W3C home > Mailing lists > Public > xml-uri@w3.org > May 2000

Re: Moving on (was Re: URIs quack like a duck)

From: Simon St.Laurent <simonstl@simonstl.com>
Date: Tue, 30 May 2000 10:35:14 -0400
Message-Id: <200005301433.KAA18710@hesketh.net>
To: <xml-uri@w3.org>
At 10:12 AM 5/30/00 -0400, Tim Berners-Lee wrote:
>I think that while we may try to reduce the damage in the result we settle
>whatever the outcome, the NS spec needs an explanation as a minimum so that
>this same discussion isn't repeated every few years.   In other words, a new
>version of the spec.

As long as that new version is a 2.0, not merely an addendum to the
existing spec, that sounds reasonable.  (Yes, I have large ugly concerns
about how to indicate versioning for namespace specs, but that's a separate

>>2) If changes to that status quo are needed, the W3C should start a new
>>working group devoted to namespace issues, which uses this mailing list as
>>a public forum for reviewing comments.  That working group can issue
>>'Namespaces in XML 2.0' in whatever form it finds appropriate, with
>>concessions (or not) to backward compatibility.
>We have to find ways of making a process which has a form of public
>accountability, and also works in finite time and can make intitutional
>commitments to other parts of web development.

That sounds good.

>[...addressed in separate message...]

>But for now we need a solution to this so that the DOM can move forward.
>The fact that relative URIs are terated diferently by different groups
>already clearly means that they should be warned against as a minimum.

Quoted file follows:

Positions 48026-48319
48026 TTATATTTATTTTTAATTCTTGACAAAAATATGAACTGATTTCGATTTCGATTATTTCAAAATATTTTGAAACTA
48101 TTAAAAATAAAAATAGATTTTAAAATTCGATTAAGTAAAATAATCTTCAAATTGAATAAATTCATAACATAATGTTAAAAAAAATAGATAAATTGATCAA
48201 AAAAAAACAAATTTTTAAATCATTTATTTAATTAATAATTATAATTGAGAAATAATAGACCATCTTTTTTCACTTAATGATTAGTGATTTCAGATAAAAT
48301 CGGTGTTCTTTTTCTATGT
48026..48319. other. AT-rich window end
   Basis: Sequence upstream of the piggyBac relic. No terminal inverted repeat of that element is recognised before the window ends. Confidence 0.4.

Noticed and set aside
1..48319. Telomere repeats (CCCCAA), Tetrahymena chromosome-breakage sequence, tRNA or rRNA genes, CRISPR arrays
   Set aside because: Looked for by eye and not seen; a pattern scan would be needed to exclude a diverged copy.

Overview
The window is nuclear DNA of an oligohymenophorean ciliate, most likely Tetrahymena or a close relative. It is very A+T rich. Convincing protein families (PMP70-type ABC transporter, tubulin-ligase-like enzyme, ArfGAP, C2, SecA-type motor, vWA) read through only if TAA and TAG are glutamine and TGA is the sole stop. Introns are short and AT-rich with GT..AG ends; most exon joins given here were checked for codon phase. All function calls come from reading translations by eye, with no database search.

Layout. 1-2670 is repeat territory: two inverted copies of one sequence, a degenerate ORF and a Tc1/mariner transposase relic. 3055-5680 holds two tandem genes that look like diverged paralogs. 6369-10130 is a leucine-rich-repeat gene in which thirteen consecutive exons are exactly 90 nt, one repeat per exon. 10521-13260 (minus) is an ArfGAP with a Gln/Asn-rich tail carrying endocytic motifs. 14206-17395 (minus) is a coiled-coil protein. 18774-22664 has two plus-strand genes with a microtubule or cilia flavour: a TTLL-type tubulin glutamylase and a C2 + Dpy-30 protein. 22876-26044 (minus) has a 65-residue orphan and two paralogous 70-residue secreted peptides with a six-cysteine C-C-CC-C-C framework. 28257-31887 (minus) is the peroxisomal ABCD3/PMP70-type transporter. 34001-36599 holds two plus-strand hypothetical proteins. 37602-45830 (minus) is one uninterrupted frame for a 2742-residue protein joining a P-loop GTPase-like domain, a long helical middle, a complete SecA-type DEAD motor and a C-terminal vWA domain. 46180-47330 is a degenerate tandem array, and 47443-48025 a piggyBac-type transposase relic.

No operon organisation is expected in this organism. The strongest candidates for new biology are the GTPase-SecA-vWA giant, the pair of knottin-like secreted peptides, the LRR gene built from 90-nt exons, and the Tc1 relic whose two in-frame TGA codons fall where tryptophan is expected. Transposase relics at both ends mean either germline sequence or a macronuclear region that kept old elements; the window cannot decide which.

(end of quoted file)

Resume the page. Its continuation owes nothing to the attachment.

>Then, when you don't use then, URI comparison and string comparison are the
>same - something we can take advantage of by allowing XML software at the
>lower laters to be simple in its comparisons, but allowing the full richness
>to the upper layers.
>This seems to me the only way this can go.  We have made many attempts to
>make complex compromises and wacky alternatives, but I think we come back to
>the basic options considered
>by the xml-plenary as the options.  I don't think this is a time for
>compromise. The NS spec in adopting compromise wording (bits to please each
>camp) left open the mess we are in now.
>I think we have to be clear.

I'm not exactly sure where you've ended up here.  Are you proposed warning
language that would ban relative URIs?  Followed by/not followed by
revision to the spec?

Simon St.Laurent
XML Elements of Style / XML: A Primer, 2nd Ed.
Building XML Applications
Inside XML DTDs: Scientific and Technical
Cookies / Sharing Bandwidth
Received on Tuesday, 30 May 2000 10:33:30 UTC

This archive was generated by hypermail 2.4.0 : Friday, 17 January 2020 23:13:59 UTC